The case of post-tsunami reconstruction in Aceh
Jonathan Benthall

was extended in September 2014, amid sharp controversy. The main motivation for the article (first published in the online Journal of Humanitarian Assistance ), based on a visit in 2007, was to explore what special contributions Islamic charities can make in majority Muslim countries. As in the case of Mali, the finding was guardedly positive. An

in Islamic charities and Islamic humanism in troubled times
Laurens de Rooij

though Arab Islam, and Wahhabism in particular, is not the most prevalent form of Islam in Britain or globally, there exists in the media a pervasive presence of Arab Islam Muslims as they are portrayed in their struggle for dominance in the Middle East in order to ensure the hegemony of their version of Islam. In turn the descriptions of Islam that have become normative in the British press are reflective of power struggles in the larger Middle East, and Britain's involvement in them. This greatly reduces the agency and vibrancy of Muslims in Britain, as the Muslims

in Islam in British media discourses
A dialogue with Islam as a pattern of conflict resolution and a security approach vis-à-vis Islamism
Bassam Tibi

I N THE CONTEXT of broadening the scope of international relations (IR) and of the related field of security studies in light of the changed international system after the end of the Cold War, Islam and Islamic movements have moved to the fore of this discipline. At the surface it looks as if the study of the ‘geopolitics of Islam and the West’ has taken the place

in Redefining security in the Middle East
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Toward an ethical vision
Meir Hatina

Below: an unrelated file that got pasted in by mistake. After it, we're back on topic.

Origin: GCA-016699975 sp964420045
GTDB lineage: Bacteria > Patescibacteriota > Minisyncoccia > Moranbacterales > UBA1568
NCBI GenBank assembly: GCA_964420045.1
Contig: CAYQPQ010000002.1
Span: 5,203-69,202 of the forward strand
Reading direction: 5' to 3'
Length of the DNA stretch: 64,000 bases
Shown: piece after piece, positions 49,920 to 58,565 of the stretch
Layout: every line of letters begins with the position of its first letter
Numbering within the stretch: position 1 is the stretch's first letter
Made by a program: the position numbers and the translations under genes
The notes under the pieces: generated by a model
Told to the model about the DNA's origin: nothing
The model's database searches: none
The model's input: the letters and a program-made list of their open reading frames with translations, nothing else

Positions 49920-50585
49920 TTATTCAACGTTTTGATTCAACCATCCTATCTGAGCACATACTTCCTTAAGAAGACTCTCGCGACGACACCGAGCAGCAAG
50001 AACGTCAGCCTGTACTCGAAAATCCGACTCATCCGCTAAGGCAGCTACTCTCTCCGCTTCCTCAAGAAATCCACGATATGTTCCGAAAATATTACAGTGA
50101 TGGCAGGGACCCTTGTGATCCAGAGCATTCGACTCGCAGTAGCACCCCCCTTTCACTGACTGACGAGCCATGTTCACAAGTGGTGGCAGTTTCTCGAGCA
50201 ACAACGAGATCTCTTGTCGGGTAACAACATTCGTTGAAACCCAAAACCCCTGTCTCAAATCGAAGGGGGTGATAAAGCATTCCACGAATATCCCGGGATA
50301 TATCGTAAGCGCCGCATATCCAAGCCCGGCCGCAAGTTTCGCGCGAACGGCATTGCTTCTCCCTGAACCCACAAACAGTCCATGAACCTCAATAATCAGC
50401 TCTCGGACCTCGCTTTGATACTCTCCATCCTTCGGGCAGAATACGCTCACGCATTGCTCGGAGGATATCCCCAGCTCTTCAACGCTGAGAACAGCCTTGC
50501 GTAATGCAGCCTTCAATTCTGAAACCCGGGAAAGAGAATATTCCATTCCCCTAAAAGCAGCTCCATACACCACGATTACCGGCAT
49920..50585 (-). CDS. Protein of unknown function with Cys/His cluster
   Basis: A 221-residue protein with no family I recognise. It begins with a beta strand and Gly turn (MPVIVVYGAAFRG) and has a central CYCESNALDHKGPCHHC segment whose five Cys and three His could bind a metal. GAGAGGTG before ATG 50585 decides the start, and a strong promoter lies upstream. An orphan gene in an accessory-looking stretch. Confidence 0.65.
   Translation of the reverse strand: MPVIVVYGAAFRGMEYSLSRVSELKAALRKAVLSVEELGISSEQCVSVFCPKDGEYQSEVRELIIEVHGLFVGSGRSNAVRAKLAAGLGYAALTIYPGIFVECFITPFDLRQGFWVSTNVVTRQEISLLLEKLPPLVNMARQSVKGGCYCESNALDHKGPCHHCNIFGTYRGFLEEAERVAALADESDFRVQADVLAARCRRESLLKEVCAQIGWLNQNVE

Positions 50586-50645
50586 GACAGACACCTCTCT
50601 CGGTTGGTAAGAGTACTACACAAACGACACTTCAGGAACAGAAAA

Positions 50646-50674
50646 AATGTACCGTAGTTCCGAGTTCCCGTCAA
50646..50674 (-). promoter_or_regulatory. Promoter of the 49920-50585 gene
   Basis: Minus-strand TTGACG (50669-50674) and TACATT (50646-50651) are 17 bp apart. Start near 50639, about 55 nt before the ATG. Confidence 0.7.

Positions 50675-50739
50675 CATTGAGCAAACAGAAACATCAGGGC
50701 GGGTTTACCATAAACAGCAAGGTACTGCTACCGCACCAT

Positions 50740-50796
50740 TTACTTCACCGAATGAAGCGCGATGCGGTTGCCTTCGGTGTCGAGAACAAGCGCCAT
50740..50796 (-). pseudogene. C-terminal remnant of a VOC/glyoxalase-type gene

Secularism: tackling a demonized concept In their call for the depoliticization of Islam, Arab liberals spoke out in favor of secularization. But what did they mean by this term? Western scholars such as Charles Taylor and Bryan Wilson defined secularization as a process that changed a society in three ways: it freed the state and public space from the dictates of religion and shifted power from the religious establishment to the political system; it signified a decline in belief and religious practice, and an embrace of humanism and compassion; and it

in Arab liberal thought in the modern age
Sarah Glynn

Glynn 08_Tonra 01 19/06/2014 12:55 Page 175 8 Mobilisation through Islam We have become so used to hearing about British Muslim identity and British Muslim politics that it can be difficult to remember that up until the end of the 1980s relatively few people thought in those terms. Of course the growing Muslim populations had generated growing numbers of mosques, but identity was largely associated with a person’s place of origin and ethnic minority politics was increasingly being played out through ethnic groups as well as through mainstream political parties

in Class, ethnicity and religion in the Bengali East End
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Diane Robinson-Dunn